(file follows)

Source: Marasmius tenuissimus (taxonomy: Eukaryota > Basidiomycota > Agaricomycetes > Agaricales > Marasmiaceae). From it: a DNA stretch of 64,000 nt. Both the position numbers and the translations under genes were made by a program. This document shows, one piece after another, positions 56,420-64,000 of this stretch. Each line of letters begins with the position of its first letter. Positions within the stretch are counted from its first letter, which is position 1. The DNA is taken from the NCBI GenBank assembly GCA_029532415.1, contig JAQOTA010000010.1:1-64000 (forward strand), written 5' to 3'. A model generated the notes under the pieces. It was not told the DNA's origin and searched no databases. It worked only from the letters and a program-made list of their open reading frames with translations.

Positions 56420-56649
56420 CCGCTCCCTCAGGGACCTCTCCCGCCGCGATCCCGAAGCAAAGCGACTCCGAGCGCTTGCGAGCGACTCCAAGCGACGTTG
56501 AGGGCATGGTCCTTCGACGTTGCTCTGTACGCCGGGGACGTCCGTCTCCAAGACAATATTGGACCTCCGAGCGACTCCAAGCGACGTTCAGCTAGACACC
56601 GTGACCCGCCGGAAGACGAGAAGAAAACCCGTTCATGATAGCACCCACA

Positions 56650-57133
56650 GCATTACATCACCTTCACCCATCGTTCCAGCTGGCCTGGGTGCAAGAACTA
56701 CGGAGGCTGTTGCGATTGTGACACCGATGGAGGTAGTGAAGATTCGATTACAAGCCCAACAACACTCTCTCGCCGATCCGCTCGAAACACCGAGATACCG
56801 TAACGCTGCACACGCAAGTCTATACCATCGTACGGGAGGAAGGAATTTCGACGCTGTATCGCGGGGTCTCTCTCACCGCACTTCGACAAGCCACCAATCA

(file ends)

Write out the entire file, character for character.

Source: Marasmius tenuissimus (taxonomy: Eukaryota > Basidiomycota > Agaricomycetes > Agaricales > Marasmiaceae). From it: a DNA stretch of 64,000 nt. Both the position numbers and the translations under genes were made by a program. This document shows, one piece after another, positions 56,420-64,000 of this stretch. Each line of letters begins with the position of its first letter. Positions within the stretch are counted from its first letter, which is position 1. The DNA is taken from the NCBI GenBank assembly GCA_029532415.1, contig JAQOTA010000010.1:1-64000 (forward strand), written 5' to 3'. A model generated the notes under the pieces. It was not told the DNA's origin and searched no databases. It worked only from the letters and a program-made list of their open reading frames with translations.

Positions 56420-56649
56420 CCGCTCCCTCAGGGACCTCTCCCGCCGCGATCCCGAAGCAAAGCGACTCCGAGCGCTTGCGAGCGACTCCAAGCGACGTTG
56501 AGGGCATGGTCCTTCGACGTTGCTCTGTACGCCGGGGACGTCCGTCTCCAAGACAATATTGGACCTCCGAGCGACTCCAAGCGACGTTCAGCTAGACACC
56601 GTGACCCGCCGGAAGACGAGAAGAAAACCCGTTCATGATAGCACCCACA

Positions 56650-57133
56650 GCATTACATCACCTTCACCCATCGTTCCAGCTGGCCTGGGTGCAAGAACTA
56701 CGGAGGCTGTTGCGATTGTGACACCGATGGAGGTAGTGAAGATTCGATTACAAGCCCAACAACACTCTCTCGCCGATCCGCTCGAAACACCGAGATACCG
56801 TAACGCTGCACACGCAAGTCTATACCATCGTACGGGAGGAAGGAATTTCGACGCTGTATCGCGGGGTCTCTCTCACCGCACTTCGACAAGCCACCAATCA